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Edward L. Glaeser

A Yelp to let us compare cities, towns

BEFORE THE Internet age, when my car had some minor problem, I would choose a car shop at random and walk out with a whopping bill for some possibly unnecessary service. Today, the Internet provides me with abundant warnings about unscrupulous mechanics and helpful hints about automotive ailments. Reams of reviews help us choose books and hotel rooms, and harder data help us to select cars and refrigerators.

Yet when it comes to local governments, which provide the very services we need to keep our communities healthy and safe, we often seem stuck in an age that is closer to James Michael Curley than Steve Jobs. And even as individual municipalities, including Boston, move toward greater openness, a single community’s information is of limited use on its own.

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Years into an information explosion that has revolutionized the private sector, the application of hard data is just beginning to transform the quality of local government. Boston About Results, the city’s transparency website, is a good first step, but it needs to be part of a statewide system that allows us to compare public efficiency across every city and town.

In many areas, the City of Boston has been an information technology innovator. Nigel Jacob and Chris Osgood were two of Governing Magazine’s public officials of the year in 2011 because of their IT work at the Mayor’s Office of New Urban Mechanics, which created the app Citizens Connect. It lets smartphone users report problems and check on the progress of over 18,000 complaints - like a traffic light at the corner of Beech and Poplar streets that was repeatedly flashing yellow.

But for us to sensibly choose the cities and towns we live in - and the people who lead us - we need better information. Boston About Results is the city’s attempt to deliver knowledge about the state of city services. The website allows you to check on eight areas, like public safety or education. You can then click through and learn the share of crimes that have recently been cleared (16.8 percent) or the number of hours absent per library employee (about 50 in 2011).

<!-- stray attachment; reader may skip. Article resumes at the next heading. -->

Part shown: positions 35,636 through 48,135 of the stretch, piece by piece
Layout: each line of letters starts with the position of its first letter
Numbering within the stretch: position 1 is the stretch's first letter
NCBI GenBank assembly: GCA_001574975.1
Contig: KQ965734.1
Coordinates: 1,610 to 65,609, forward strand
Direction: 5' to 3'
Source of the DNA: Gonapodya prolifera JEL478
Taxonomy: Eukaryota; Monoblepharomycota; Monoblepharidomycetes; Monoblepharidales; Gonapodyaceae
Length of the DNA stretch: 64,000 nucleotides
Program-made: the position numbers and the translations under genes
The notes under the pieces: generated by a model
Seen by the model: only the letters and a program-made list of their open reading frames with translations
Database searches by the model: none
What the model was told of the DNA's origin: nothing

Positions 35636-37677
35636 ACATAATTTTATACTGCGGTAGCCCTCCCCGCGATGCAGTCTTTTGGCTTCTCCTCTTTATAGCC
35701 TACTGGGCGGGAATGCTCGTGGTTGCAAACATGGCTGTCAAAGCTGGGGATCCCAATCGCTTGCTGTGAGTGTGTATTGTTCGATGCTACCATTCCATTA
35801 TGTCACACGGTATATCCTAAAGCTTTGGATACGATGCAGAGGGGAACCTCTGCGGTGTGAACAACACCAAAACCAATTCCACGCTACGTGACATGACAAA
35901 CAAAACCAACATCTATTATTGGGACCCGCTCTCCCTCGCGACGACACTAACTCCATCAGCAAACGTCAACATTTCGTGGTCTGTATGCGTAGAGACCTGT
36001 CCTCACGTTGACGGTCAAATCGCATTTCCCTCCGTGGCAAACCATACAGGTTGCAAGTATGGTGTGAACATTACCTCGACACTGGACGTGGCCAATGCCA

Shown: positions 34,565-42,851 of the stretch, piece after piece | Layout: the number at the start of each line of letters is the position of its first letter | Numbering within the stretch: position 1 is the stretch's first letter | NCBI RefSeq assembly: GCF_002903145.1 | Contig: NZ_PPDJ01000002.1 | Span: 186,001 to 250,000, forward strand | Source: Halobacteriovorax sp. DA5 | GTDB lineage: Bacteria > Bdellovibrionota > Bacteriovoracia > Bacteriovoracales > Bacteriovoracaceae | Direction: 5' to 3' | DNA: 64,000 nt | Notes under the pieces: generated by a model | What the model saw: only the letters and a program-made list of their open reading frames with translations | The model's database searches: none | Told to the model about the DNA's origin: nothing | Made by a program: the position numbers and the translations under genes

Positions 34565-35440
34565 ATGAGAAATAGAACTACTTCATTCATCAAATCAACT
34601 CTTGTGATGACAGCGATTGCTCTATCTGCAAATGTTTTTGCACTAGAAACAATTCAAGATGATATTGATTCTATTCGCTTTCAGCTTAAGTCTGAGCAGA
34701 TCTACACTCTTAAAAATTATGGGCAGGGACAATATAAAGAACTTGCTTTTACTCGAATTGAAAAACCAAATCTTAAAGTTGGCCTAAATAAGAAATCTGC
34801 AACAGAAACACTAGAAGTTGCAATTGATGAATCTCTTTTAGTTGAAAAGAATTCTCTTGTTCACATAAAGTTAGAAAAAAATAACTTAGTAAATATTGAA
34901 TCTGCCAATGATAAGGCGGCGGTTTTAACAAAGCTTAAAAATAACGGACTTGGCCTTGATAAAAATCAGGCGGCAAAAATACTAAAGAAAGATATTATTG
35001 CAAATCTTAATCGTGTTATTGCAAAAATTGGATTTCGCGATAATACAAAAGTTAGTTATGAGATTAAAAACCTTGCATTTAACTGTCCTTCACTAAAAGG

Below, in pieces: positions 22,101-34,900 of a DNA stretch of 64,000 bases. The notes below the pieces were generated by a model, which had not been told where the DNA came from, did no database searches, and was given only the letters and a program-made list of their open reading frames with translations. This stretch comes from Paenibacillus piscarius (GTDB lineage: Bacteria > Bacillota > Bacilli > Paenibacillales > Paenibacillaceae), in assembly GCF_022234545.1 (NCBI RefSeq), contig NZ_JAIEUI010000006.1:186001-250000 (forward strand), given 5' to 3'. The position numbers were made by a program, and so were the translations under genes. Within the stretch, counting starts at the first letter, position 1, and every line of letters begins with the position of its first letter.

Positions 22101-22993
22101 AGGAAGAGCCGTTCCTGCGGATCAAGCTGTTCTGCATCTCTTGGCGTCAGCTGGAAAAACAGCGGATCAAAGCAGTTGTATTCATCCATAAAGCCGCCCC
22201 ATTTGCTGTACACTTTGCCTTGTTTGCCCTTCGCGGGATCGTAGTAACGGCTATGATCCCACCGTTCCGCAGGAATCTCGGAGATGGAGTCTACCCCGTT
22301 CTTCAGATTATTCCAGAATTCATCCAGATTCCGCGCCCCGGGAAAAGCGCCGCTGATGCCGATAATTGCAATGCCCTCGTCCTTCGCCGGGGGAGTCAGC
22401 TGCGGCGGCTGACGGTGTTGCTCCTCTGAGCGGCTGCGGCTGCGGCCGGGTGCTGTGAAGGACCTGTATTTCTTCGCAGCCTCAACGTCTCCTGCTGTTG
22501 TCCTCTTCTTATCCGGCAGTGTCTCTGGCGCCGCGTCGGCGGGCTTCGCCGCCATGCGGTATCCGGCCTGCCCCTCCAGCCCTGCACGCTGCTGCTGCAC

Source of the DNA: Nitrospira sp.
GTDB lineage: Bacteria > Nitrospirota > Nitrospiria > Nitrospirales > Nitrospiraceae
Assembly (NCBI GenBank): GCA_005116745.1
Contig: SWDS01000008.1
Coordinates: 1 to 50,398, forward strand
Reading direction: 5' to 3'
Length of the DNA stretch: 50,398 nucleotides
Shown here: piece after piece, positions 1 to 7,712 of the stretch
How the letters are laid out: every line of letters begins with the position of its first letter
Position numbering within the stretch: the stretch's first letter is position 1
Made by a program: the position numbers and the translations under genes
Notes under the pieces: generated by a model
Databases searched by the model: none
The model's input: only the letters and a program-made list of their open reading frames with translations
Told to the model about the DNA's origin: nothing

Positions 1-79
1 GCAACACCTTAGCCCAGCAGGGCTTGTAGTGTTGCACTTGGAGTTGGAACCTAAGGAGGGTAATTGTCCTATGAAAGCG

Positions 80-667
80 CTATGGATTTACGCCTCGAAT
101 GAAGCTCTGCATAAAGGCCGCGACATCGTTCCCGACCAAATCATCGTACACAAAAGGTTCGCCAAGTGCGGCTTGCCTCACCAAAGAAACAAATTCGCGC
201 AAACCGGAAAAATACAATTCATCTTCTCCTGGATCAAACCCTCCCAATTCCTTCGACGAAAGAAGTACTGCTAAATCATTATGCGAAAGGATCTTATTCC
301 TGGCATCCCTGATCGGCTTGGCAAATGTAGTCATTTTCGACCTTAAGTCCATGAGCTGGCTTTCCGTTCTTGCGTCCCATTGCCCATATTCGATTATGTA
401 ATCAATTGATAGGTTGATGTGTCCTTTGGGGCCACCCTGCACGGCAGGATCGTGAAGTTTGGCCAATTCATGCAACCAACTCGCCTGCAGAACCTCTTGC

Perusing the website can be fun, but one naturally wonders: Is 16.8 percent bad or good? What do any of these numbers mean? The city has established benchmarks for key performance indicators, but in some cases, I’m not inclined to give much credit or blame for the outcome. The city gives itself a big red circle - “performance off-target’’ - because there have been 300 more building and structural fires than their target, but is that really the Fire Department’s fault? Even when the performance indicator clearly does reflect on public performance, like the share of fires responded to in less than four minutes, it can be hard to tell whether the city’s target rate (70 percent) is too lenient or too tough. Boston deserves credit for moving toward transparency. Still, with nothing to compare this information to, it’s as though Yelp collected a lot of data on a single restaurant, or TripAdvisor on a single hotel.

It would be far better if we had a statewide system, where every town had to provide similar data that could be viewed in a single website. We should be able to easily learn how quickly the fire departments respond in Worcester and Springfield and everywhere else, which would enable residents of those cities to evaluate their governments and for Bostonians to compare their city services with performance elsewhere. A good statewide website would also enable us to compare the costs of services across jurisdictions - like dollars spent per citizen or per fire.

We need a system in which every town’s data is in a single website.

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The Legislature should require regular reporting of performance and financial data in order to receive local aid. The data could then be fed into a single website - call it Massachusetts About Results - loosely based on the Boston system. With no more than two capable tech people, the state could issue regular reports praising star local agencies and shaming poor performers.

As families in Massachusetts make decisions about where to live, and businesses about where to locate, they deserve the same information they can get about auto repair shops and restaurants. Boston has innovated in information technology; but the state government must now provide the leadership and resources to ensure that this innovation spreads across the state.

Edward L. Glaeser, a professor of economics at Harvard University, is author of “The Triumph of the City.’’ His column appears regularly in the Globe.
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